CARMELLA GOSSÉ was a liberal Democrat, a political junkie, a devoted Catholic, a loyal Phillies fan and a family matriarch who never forgot a birthday.
Even nieces and nephews always got a birthday card with a $20 bill enclosed, even after they were grown up.
And when she could no longer get out to the stores, she used the QVC shopping network to buy gifts for the family.
As for the Phillies, she never missed a game on TV, and was thrilled when Harry Kalas mentioned her name during a broadcast.
As for her religion, she never missed Mass at her church, Our Lady of Mt. Carmel, in West Berlin, N.J., as long as she could get there.
"She was a Catholic to her fingertips," said Sister Theresa Hynes, of the Sisters of Mercy, who brought Carmella communion daily when she could no longer get to church. "She was very spiritual."
Carmella Gossé (pronounced go-say), who grew up in a large Italian family with six siblings and who raised three children on her own after her husband's early death, died Monday. She was 88 and lived in West Berlin.
In her later years, she endured a number of critical illnesses, including a brain tumor and coronary bypass surgery, without complaint.
"She suffered silently," Sister Theresa said. "I knew she was in pain, but she never let on. She was always very pleasant and in good humor."
"She was perhaps the kindest person I ever met, a real saint on earth who would do anything for anybody," said a nephew, Paul Davies, deputy editorial editor of the Inquirer.
"She was always upbeat and never complained."
Carmella was born in Philadelphia to Dominick and Delia Iero. She graduated from Frankford High School and went to work for the main post office at 30th and Market streets.
It was there that she met her husband, Thomas J. Gossé. They had three children before his death from a heart attack in 1950 at the age of 39.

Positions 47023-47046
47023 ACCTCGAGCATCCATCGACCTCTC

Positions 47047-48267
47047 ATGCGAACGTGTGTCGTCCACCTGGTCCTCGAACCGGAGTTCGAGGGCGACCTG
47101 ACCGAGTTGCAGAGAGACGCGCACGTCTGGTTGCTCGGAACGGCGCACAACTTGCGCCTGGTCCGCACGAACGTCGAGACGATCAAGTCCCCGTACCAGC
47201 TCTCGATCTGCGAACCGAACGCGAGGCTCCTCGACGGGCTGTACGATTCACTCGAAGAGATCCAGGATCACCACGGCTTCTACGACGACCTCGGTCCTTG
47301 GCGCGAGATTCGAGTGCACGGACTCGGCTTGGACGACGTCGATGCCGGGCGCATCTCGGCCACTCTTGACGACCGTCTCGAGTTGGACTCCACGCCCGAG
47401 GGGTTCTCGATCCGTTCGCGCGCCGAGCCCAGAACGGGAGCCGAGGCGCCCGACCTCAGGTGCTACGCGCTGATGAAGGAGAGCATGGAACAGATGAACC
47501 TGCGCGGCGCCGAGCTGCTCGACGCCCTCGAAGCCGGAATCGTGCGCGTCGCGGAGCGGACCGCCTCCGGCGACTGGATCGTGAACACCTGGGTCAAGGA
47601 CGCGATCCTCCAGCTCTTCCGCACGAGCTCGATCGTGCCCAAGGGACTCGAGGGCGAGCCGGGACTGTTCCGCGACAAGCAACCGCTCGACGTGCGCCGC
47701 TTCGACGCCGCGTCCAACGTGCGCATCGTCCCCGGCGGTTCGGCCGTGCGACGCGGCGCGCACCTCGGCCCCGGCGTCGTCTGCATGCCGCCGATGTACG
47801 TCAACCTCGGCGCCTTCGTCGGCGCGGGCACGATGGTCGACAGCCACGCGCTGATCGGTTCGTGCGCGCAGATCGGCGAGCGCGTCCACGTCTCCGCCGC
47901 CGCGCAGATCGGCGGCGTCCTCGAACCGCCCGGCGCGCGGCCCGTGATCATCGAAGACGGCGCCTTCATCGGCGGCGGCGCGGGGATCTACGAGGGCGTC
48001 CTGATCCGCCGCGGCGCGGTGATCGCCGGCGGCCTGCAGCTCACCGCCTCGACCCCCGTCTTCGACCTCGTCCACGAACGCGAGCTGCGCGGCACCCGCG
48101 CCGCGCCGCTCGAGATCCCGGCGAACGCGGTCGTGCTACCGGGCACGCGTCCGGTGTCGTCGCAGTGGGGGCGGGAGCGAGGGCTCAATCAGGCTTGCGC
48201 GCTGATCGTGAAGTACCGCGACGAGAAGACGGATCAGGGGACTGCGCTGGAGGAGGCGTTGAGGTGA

After his death, Carmella worked in the rectory of Our Lady of Mt. Carmel Parish, pastored at the time by the late Rev. Msgr. Salvatore J. Adamo, who was a columnist for the Daily News in the 1990s.
She then moved on to Adamo's Catholic Star-Herald in Camden, where she worked in advertising. She took a bus to the job (she didn't have a driver's license), leaving home at 6 a.m. and often not getting home until 8 to take care of the kids.
She was there for 17 years, but, after Adamo left the paper, she tried to unionize the five employees. The union was defeated 3-2, and she was laid off.
Carmella then took a secretarial job with Berlin Township, working there for 15 years before she retired.
"She was spunky, opinionated, intelligent and very dedicated to her family," said her daughter Catherine Gossé. "She loved to surprise the family with gifts from QVC. There had to be a cake for every birthday."
Her favorite sports were baseball and tennis.
"If I called her during a tennis match on TV, she would say, 'I can't talk now. I have to hang up,' " Catherine said. "She loved to talk sports and politics."
"She loved politics," said her son, Thomas J. Gossé. "She was happy about Obama - after a while. She had been a Hillary Clinton fan and was disappointed she didn't win. She loved the Clintons.
"She was energetic, opinionated, willful and independent."
Carmella also is survived by another daughter, Camille Gibson, and two grandchildren.